The Philadelphia Union and DC United face off this Friday night. In a week MLS is touting as Rivalry Week, is DC United really the Union’s rival?

The league features LA Galaxy VS LAFC and Seattle VS Portland this week. No doubt big-time rivalries. However, don’t the Union have bigger rivals than DC United?

Why Dc is The Official Rival

For starters, what the league pushes as a rival and what the fans and players do can be totally different.

The league will push what will sell. At the same time, the fans and players on the team will show up for the actual rival.

In the league’s eyes, DC is the easiest sell for the Union as a rival. The history is there, and not the soccer history. The first capital VS the current capital is what the league is promoting for this game.

It’s not like DC cant be a Rival of the Union. The Eagles rival the Commanders and the Phillies rival the Nationals. It is just that Union-DC matchups just don’t bring the built-up tension that other opponents bring.

Who’s the Real Rival?

There are 2 teams that could be considered the main rival of the Union. Coincidentally, they both reign from New York (Technically).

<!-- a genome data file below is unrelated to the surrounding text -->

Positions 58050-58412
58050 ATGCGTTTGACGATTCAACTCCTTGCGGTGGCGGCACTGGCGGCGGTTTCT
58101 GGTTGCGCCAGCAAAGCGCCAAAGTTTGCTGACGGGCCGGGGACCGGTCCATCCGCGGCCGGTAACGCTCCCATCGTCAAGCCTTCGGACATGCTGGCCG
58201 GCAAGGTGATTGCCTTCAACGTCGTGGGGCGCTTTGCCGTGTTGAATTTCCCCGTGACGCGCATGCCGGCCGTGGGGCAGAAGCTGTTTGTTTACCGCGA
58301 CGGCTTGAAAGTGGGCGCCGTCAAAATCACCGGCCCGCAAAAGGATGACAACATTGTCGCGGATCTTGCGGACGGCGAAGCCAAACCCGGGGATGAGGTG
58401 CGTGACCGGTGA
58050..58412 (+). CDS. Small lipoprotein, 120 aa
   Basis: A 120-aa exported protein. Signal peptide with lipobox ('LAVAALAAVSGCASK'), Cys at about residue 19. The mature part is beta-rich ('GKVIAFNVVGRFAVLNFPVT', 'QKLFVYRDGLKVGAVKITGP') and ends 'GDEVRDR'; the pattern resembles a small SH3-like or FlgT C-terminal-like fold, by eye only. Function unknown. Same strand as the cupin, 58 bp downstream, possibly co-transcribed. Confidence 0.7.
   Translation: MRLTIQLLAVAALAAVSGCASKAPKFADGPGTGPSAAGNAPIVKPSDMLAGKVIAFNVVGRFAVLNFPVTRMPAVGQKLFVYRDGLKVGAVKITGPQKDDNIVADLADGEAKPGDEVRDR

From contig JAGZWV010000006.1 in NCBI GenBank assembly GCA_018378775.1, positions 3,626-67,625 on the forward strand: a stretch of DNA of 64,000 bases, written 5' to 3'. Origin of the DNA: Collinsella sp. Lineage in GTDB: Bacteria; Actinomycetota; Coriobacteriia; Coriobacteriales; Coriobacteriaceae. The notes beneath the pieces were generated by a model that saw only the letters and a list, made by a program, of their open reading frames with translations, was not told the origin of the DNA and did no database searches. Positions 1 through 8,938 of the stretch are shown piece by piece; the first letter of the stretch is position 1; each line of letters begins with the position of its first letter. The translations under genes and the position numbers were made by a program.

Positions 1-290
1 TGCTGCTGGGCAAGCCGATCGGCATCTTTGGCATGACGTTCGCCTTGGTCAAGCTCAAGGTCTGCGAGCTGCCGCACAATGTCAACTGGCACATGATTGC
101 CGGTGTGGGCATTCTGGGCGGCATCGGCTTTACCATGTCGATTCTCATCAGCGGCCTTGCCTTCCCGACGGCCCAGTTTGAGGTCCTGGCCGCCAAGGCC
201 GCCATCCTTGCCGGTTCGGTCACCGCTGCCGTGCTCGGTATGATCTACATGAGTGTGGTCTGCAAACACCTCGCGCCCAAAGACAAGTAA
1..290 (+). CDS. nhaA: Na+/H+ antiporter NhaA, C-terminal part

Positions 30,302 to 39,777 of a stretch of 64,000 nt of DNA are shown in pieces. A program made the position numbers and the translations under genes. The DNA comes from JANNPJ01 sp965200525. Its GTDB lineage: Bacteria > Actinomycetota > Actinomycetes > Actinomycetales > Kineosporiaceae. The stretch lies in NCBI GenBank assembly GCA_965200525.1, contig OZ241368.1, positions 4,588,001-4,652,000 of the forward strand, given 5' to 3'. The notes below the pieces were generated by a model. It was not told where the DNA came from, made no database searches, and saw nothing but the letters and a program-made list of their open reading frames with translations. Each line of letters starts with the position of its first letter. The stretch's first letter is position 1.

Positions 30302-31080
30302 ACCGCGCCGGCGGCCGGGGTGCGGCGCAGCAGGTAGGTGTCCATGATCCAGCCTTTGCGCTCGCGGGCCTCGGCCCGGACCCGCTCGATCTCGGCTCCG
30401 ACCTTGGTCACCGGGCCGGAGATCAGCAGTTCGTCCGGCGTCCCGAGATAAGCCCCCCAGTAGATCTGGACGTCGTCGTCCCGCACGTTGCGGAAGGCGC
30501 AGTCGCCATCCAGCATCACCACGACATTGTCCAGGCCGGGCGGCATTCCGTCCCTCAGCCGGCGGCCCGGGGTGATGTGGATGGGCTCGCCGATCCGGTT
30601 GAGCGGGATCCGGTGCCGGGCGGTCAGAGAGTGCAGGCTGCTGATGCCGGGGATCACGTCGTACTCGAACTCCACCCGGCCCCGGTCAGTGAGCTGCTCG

For starters the New York Red Bulls, even though they play in New Jersey. How many close and high-stakes matchups of the two had in just the last few years? Iconic moments and games between the two.

Jacob Glesnes’ 123rd-minute winner and the Union’s first playoff win against the Red Bulls. Not to mention, the team sells the matchup as the main rivalry. Burning a bull in the parking lot before the game.

The second team has come on the radar as a rival more recently. That is NYCFC. In the short history of the 2 clubs, tension has never lacked when the two meet. Just look at the most recent game between the two. A playoff-like atmosphere, with multiple confrontations and a Union trainer being red-carded. Now that is a rivalry.

The disdain between the two skyrocketed when NYCFC hoisted the Eastern Conference Trophy as Subaru Park. Beating a COVID-stricken Union side down 11 players. The matchup always has tension and that is integral to a rivalry.

Does it Really Matter?

At the end of the day, no it doesn’t matter. It is just another game on the calendar. A rivalry is a selling point.

The argument is that there are 2 better selling points as rivals for the Union. DC just doesn’t bring the pent-up tension, animosity, and excitement as either of the New York teams do right now.

Things could always change, but MLS selling DC-Union as a bitter rivalry is just incorrect.


Featured Image: Wes Shepherd/PHLSportsNation

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